I know terms like “abstract” and “modern” but any further breakdown into categories and I’m completely lost. The same with techniques: I’ve probably done a few of them but that’s just experimenting; I’d look at you blankly if you were to give those techniques a proper name.

More recently I was wanting little tags with the word “wanderlust” stamped on them. I described it in my seller’s group exactly like that, and was later informed that the word I was looking for was “engraving” (done in the kindest way).

With bookbinding I’ve expended a bit more effort and know many of the names, as I think a luxury boutique selling journals at my price point should be knowledgeable, but there are gaps, especially when it comes to leatherworking: I know how to use the tools but not what they’re called.

My point is, though, that I know how to do all these things. I’ve stumbled my way into the art world, blithely ignoring textbooks and guides and simply doing, sounding like I don’t have a clue but creating nonetheless. And I think art should be approached this way. I’ve seen many people blanch at the thought of taking an art class, overwhelmed by the terms/supplies/techniques … and really all they need to do is put pen to paper or paintbrush to canvas. The rest can be learned on an as-needed basis, as you figure out what mediums call to you and what you want to accomplish/speak with your art.

So Art On, my friends, and don’t worry about figuring everything out. Just do;)

A tour of my studio. In black and white.

I’ve been waiting for the moment I clean everything up and put everything back in place, but I am one of those people that destroy in order to create and putting it all back together takes precious time away. Not to say I never clean up, I do, but it never looks “amazing” and like those awe-inspiring artist’s studios various organizations feature. So I took pictures on a normal day in black and white, because that felt more forgiving;)

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Where all of the bookbinding and photo shoots take place. On the left is my bookbinding table (it’s ALWAYS a mess) and on the right is my photo shoot setup (it actually remains somewhat organized). In the middle is where my journals/leather/book sculptures are stored, strategically placed by energy-efficient curtains so the sunlight doesn’t warp the pages.
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This used to be my center of operations because that’s where my laptop goes. Since we rearranged our house the tv that was near my studio is gone, so my youngest gets to watch shows here instead.
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My paper station. I’ll sometimes bring my journal supplies to our tv room so I can watch the kids while I work, and here you see how I “cleaned” it up (I dumped it right here;).
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My shipping station. I keep all cardboard boxes and filler that I receive and I reuse the bits that have no logos on them. I also keep a supply of USPS priority mail packages, all other packaging supplies, my tea stash, and my scent warmer.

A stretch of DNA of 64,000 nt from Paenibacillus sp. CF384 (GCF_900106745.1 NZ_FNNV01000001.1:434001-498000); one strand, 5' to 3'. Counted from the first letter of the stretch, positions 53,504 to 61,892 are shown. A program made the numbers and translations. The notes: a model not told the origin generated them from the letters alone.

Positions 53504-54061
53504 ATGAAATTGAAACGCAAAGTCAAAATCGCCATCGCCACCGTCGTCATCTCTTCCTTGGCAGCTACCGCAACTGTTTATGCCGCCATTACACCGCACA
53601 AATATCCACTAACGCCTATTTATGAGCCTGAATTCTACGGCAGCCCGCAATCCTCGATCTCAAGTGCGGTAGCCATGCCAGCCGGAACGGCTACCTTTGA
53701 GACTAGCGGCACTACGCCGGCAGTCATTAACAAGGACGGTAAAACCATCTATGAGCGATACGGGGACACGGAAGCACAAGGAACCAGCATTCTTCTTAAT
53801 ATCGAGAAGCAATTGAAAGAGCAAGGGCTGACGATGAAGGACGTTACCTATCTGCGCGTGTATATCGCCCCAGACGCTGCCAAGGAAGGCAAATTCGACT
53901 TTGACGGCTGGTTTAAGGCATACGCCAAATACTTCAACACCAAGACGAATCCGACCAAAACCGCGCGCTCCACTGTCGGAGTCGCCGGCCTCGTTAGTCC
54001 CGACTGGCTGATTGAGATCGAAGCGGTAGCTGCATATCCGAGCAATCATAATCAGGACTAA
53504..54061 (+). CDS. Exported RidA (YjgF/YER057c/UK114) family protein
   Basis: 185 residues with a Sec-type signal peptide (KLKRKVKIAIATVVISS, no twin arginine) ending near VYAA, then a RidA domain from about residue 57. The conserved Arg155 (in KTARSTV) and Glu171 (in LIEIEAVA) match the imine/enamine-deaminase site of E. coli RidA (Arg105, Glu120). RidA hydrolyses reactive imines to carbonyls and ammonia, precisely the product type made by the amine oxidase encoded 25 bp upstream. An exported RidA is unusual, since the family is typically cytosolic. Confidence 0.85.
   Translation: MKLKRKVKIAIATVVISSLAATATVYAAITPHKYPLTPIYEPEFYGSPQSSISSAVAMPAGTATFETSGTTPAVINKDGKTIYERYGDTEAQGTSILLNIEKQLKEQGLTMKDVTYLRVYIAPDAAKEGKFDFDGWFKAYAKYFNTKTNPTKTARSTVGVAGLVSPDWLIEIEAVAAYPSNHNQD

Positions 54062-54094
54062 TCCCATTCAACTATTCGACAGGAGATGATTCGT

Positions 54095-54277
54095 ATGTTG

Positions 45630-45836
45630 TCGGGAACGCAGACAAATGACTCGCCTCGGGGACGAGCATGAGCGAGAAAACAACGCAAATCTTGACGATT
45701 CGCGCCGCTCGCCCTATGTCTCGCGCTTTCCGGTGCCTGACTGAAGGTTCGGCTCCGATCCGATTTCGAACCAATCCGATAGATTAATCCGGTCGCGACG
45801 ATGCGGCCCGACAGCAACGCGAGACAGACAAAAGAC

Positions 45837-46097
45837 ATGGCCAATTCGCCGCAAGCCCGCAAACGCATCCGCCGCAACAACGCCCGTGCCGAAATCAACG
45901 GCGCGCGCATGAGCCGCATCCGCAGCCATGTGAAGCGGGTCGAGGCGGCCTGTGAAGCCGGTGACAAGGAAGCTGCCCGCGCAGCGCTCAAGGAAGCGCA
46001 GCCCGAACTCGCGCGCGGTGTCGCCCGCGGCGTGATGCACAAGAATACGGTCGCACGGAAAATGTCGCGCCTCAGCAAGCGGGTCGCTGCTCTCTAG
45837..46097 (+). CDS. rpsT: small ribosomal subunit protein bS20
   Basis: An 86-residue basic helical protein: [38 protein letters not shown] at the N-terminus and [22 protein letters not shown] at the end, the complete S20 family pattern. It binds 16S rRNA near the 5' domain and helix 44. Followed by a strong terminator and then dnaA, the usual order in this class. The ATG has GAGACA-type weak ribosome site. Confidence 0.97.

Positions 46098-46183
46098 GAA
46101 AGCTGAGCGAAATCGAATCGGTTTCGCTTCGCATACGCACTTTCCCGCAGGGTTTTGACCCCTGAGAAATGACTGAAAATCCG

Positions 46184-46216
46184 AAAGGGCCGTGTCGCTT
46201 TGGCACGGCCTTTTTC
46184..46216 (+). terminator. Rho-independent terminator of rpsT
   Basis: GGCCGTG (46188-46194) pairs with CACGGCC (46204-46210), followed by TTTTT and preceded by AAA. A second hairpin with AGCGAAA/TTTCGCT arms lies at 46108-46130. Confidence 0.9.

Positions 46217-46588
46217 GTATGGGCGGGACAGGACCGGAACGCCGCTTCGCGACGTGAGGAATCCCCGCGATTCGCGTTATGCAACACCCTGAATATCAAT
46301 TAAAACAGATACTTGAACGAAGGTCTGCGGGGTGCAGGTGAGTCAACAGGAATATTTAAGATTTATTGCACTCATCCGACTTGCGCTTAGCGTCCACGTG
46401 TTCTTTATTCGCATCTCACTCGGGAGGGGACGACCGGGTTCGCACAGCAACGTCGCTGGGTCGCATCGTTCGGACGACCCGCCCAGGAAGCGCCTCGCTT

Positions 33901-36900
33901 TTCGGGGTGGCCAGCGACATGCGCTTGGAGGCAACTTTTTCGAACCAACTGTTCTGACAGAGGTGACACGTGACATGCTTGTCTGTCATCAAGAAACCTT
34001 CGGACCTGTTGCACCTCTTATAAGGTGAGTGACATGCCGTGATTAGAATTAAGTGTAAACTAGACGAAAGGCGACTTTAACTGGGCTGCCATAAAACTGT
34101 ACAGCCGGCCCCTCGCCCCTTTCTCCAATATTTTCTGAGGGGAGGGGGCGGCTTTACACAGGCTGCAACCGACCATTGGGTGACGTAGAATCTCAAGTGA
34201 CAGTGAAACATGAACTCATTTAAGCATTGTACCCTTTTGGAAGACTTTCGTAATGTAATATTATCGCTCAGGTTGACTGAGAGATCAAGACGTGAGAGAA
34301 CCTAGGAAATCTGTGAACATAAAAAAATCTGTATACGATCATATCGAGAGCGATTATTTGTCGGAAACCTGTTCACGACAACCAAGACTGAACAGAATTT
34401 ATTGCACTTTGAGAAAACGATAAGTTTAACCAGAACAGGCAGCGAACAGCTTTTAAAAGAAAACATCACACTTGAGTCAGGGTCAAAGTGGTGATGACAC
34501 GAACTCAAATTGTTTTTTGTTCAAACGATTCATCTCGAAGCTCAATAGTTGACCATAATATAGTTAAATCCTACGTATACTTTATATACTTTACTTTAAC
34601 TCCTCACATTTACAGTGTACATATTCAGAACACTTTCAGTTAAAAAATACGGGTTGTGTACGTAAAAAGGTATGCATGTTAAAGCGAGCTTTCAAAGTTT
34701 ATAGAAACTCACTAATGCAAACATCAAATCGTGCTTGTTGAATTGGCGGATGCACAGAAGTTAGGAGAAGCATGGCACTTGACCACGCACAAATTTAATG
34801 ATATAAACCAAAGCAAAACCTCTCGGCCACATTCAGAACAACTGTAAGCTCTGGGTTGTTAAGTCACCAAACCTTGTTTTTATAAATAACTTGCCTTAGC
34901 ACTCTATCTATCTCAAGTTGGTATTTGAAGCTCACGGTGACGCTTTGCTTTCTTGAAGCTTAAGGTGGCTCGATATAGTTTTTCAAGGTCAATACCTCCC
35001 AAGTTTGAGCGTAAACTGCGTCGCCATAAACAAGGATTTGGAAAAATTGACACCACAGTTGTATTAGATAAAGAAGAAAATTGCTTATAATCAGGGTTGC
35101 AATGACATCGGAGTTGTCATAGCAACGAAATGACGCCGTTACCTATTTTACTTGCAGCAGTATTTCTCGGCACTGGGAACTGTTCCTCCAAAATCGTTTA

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Here you can see the influence of my youngest. Apparently spilling water all over the floor and shredding bits of tissue paper into it was amazing fun;) To the left is my printer station, although I had to move my professional printer closer to our router because it was stopping in the middle of printing. Hopefully once we get a booster I can put it back.
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A closer look at my photo station.
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This is why I have a hard time finding all my tools, this desk really does get messy. Also note my stack of textbooks: when you don’t have a bookpress you improvise:)
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And this is where I work. I didn’t have enough of a lovely mermaid-ish leather to make a larger journal so I’m preparing a shorter piece to be sewn with another glittery piece so I can utilize every last scrap.

And there you are. My studio in all its messy glory (although all products are treated with gloved fingers once they’re completed).

Art On, my friends!

Spring is coming.

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I’ve noticed that now we live in an area that experiences the four seasons we’ve become cyclical … during the winter our activity slows down, we tend to watch more shows and read more books, and we both tend to pack on a pound or two. But once spring starts showing up we dust off our running shoes and start living outdoors more, that pound or two drops off, and we glory in the nature that is all around us.

I think the seasons affect my artistry as well (effect? I have trouble with that one). I’ve had visions flash through my head but it’s cold, the weather is dismal, I don’t want to draw. I made journals instead, journals that you can hunker down with beside the fire and a steaming cup of coffee. But even that is changing: I bought bright spring-y fabrics this week and introduced a new line of colorful journals into the shop.

So today I’m going to bask in the sunshine and delight in the flowers making their shy appearance and let the inspiration flow.

Art On, my friends:)